Swim Across America Awards a Record $6 Million in Grants to Fight Cancer for 2020

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In 1987, an inaugural charity swim was hosted across Long Island Sound that raised $5,000 for cancer research. Since then, Swim Across America charity swims have granted nearly $100M that has funded innovative cancer research and clinical trials. Swim Across America grants have played a major role in the development of immunotherapy, detection, gene therapy and personalized medicine. The impact is that families who hear “you have cancer” are more than ever hearing “there is hope.”

In 2020, Swim Across America will be awarding a record $6 million in cancer research grants that will fund more than 50 projects and programs at the following beneficiaries: Alliance for Cancer Gene Therapy (Connecticut), Baylor Scott & White Sammons Cancer Center (Dallas), Cancer Support Team (Westchester, NY), RUSH University Medical Center (Chicago), Children’s Healthcare of Atlanta, Cold Spring Harbor Laboratory (New York), Columbia University Medical Center (New York), Dana- Farber Cancer Institute (Boston), Feinstein Institute for Medical Research (New York), Medical University of South Carolina Hollings Cancer Center (Charleston), Johns Hopkins Sidney Kimmel Comprehensive Cancer Center (Baltimore), Johns Hopkins All Children’s Hospital (Tampa), Atrium Health Levine Cancer Institute (Charlotte), MassGeneral Hospital for Children (Boston), MD Anderson Cancer Center (Houston), Memorial Sloan Kettering Cancer Center (New York), Moffitt Cancer Center (Tampa), Nantucket Cottage Hospital, Palliative and Support Care of Nantucket, Siteman Cancer Center (St. Louis), Seattle Cancer Care Alliance, UC Benioff Children’s Hospitals (San Francisco and Oakland), Children’s Hospital Colorado (Denver), University of Michigan Rogel Cancer Center (Detroit), VCU Massey Cancer Center (Richmond) and Women and Infants Hospital (Rhode Island).

In addition to these grants that are being funded by Swim Across America charity swims within their community, Swim Across America is awarding $120,000 in grants to the Conquer Cancer Foundation (American Society of Clinical Oncology—ASCO) and the American Association for Cancer Research (AACR) that will fund young investigators who have promising ideas to fight cancer.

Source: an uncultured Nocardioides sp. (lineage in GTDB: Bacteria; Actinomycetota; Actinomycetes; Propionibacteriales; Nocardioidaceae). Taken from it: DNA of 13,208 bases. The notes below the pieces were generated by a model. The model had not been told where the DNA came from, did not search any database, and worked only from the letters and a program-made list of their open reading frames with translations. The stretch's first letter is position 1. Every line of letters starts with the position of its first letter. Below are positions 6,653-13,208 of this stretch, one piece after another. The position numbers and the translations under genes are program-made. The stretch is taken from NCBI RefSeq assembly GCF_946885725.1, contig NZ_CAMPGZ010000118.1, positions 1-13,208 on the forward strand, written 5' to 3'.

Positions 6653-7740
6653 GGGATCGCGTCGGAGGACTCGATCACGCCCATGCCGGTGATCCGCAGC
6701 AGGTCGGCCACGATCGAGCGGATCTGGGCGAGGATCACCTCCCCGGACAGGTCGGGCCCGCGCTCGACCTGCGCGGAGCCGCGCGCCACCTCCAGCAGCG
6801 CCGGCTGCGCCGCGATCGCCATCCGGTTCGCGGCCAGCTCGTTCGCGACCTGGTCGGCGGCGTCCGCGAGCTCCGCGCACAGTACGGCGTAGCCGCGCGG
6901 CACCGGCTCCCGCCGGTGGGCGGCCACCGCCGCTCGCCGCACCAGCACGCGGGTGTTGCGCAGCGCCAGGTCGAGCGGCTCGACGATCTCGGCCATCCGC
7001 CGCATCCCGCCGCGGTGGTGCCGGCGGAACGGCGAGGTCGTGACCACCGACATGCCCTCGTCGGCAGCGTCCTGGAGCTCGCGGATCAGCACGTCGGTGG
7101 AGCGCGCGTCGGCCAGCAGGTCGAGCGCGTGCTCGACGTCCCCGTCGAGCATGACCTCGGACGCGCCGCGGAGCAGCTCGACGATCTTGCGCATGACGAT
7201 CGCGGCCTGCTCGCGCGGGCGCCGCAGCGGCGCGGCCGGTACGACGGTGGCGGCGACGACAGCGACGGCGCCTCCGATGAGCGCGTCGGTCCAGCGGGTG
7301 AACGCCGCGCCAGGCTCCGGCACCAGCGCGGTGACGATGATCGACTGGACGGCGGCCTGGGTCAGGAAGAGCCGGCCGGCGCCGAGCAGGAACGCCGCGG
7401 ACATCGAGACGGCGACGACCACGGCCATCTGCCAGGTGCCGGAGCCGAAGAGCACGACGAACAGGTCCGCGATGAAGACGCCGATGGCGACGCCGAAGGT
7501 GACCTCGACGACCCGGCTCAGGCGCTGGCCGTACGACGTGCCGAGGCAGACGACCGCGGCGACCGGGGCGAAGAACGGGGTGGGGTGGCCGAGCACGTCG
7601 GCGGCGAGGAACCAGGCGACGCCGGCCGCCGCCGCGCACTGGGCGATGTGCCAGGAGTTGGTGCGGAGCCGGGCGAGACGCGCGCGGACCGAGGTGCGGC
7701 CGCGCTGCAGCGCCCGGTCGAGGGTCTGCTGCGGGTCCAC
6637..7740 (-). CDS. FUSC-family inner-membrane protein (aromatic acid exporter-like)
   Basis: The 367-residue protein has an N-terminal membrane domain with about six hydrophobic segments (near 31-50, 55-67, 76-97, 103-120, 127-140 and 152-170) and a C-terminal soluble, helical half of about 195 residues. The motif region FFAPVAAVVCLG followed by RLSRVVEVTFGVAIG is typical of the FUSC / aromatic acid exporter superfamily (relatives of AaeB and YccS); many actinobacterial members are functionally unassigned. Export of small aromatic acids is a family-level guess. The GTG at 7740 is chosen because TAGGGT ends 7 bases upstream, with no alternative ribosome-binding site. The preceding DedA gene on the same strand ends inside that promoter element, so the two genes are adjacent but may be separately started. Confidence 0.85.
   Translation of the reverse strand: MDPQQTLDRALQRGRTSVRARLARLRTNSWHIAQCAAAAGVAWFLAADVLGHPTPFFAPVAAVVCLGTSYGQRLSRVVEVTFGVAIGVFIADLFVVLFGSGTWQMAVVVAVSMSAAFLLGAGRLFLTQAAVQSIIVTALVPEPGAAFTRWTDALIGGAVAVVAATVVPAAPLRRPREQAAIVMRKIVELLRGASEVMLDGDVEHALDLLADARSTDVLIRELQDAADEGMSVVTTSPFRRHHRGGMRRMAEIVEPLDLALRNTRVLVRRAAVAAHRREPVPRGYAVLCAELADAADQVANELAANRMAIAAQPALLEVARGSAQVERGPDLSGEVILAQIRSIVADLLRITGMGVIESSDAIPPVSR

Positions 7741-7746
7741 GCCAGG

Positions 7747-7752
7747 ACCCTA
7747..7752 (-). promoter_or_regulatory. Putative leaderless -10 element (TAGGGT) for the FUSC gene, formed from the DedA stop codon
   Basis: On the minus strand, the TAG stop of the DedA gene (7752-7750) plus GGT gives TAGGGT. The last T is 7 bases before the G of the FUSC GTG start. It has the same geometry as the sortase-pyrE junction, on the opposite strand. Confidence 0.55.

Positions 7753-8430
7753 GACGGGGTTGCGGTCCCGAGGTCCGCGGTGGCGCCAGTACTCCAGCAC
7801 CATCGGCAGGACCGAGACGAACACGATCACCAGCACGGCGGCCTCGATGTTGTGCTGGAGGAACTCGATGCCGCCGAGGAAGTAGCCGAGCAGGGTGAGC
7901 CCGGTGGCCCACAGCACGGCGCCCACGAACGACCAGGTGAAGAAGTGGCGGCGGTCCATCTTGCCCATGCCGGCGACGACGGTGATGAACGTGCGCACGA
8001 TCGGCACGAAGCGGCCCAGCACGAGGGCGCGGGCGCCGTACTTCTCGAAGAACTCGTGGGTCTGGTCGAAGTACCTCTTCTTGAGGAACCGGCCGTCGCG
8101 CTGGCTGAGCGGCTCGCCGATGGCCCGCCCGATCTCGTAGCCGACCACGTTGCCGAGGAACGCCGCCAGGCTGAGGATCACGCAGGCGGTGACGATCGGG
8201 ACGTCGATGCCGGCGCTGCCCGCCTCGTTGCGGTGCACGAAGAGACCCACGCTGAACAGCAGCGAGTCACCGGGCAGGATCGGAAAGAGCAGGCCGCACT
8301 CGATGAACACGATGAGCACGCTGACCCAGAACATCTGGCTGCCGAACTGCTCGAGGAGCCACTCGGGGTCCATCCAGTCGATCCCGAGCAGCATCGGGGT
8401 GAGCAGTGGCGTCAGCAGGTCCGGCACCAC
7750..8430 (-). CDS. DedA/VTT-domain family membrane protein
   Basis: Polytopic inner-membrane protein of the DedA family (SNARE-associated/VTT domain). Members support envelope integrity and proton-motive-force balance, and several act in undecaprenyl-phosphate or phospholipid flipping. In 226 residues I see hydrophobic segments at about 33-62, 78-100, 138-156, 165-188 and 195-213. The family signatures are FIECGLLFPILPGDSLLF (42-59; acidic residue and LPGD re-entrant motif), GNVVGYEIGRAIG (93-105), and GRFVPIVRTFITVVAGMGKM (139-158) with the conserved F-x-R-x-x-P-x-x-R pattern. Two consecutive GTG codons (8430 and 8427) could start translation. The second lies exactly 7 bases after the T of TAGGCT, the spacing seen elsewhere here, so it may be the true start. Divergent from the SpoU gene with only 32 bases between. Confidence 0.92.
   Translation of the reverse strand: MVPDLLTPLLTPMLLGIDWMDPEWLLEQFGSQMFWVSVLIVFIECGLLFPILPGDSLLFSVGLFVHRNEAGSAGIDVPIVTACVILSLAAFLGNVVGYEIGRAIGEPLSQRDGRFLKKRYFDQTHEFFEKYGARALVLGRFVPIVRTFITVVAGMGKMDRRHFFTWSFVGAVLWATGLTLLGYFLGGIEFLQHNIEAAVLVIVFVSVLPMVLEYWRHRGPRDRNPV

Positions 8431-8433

For more information, please visit swimacrossamerica.org

Welcome October!


The Detection Plan

Our fight for the cure is for all types of cancer, but October is National Breast Cancer Awareness month, so the SAA team has prepped some quick facts and figures on this disease, and a plan for early detection.

Did you know…

Breast cancer is the most common cancer among women, and the second leading cause of death among them. One in eight will be diagnosed with it in their lifetime.

Here’s the good news, though: mortality rates have been declining in women since 1990, due in combination to awareness, earlier and better detection and increased treatment options. And when detected early (in the localized stage,) the 5-year survival rate for women is 98%. Progress is being made, and while you may not be able to prevent it, being able to detect breast cancer early could make a world of difference.

Detection plans are very important, and consist of self-exams, clinical exams and regular mammograms for women over the age of 40.

The Self-Exam

Recommended once per month, self-exams are responsible for about 40% of detection rates. Most people who are diagnosed with breast cancer only notice one or two of the symptoms at first, which include any new lumps, changes in skin color or texture, any discharge or any unexplained changes in size or shape of the breast.

The Clinical Exam

A medical professional that is trained to notice abnormalities should conduct a clinical exam at an annual checkup. The doctor would do a visual and manual check of both breasts, and assess anything suspicious if found.

Regular Mammograms

Mammograms are x-rays of the breasttissue. For women over the age of 40, the risk of breast cancer increases, and mammograms should be performed every 1 or 2 years. Often, the mammogram can detect a lump before it can be felt, which can be key to detecting abnormal cells at the earliest possible time.

Knowing the facts about breast cancer and the steps to early detection is important for both men and women. Awareness is the best defense, but we know it’s not enough. Educate yourself and contact a doctor if you suspect anything, and get involved with Swim Across America as we work towards a cure!